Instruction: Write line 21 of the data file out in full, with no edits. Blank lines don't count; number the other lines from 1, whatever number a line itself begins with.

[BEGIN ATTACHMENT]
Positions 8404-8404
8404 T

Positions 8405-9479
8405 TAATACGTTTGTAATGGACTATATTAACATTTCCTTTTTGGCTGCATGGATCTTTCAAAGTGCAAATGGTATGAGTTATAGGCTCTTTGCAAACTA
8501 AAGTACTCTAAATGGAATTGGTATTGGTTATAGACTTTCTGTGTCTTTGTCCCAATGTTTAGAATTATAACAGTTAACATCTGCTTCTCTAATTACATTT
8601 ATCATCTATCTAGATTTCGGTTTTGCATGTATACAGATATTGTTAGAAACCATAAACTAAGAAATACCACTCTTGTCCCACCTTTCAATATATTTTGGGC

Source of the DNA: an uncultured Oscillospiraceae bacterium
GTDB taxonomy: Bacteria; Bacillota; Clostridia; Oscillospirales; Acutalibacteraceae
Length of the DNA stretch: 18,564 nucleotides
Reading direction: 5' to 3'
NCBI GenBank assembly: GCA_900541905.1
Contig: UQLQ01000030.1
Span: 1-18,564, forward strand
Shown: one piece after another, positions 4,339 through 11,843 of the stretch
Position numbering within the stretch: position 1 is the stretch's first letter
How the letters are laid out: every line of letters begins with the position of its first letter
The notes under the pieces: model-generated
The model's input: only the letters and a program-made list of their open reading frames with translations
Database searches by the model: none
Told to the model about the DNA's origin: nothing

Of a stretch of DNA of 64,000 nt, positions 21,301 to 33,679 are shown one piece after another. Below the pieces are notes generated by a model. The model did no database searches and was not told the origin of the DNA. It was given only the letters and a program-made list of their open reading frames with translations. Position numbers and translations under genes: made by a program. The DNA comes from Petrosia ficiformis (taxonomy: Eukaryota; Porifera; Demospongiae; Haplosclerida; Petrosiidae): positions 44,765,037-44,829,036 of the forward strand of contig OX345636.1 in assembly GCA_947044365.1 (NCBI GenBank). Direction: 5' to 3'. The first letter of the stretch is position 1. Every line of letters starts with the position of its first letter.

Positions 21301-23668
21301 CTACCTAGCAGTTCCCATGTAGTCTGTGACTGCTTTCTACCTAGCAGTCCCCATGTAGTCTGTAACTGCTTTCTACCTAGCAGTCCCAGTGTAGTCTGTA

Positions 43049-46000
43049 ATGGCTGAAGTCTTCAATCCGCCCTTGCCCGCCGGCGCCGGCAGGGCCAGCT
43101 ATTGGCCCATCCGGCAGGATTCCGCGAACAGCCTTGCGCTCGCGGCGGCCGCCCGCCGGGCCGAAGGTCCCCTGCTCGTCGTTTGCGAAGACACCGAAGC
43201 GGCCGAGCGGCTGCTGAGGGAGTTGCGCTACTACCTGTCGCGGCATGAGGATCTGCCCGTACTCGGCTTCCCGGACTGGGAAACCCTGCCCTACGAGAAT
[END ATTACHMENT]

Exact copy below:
Of a stretch of DNA of 64,000 nt, positions 21,301 to 33,679 are shown one piece after another. Below the pieces are notes generated by a model. The model did no database searches and was not told the origin of the DNA. It was given only the letters and a program-made list of their open reading frames with translations. Position numbers and translations under genes: made by a program. The DNA comes from Petrosia ficiformis (taxonomy: Eukaryota; Porifera; Demospongiae; Haplosclerida; Petrosiidae): positions 44,765,037-44,829,036 of the forward strand of contig OX345636.1 in assembly GCA_947044365.1 (NCBI GenBank). Direction: 5' to 3'. The first letter of the stretch is position 1. Every line of letters starts with the position of its first letter.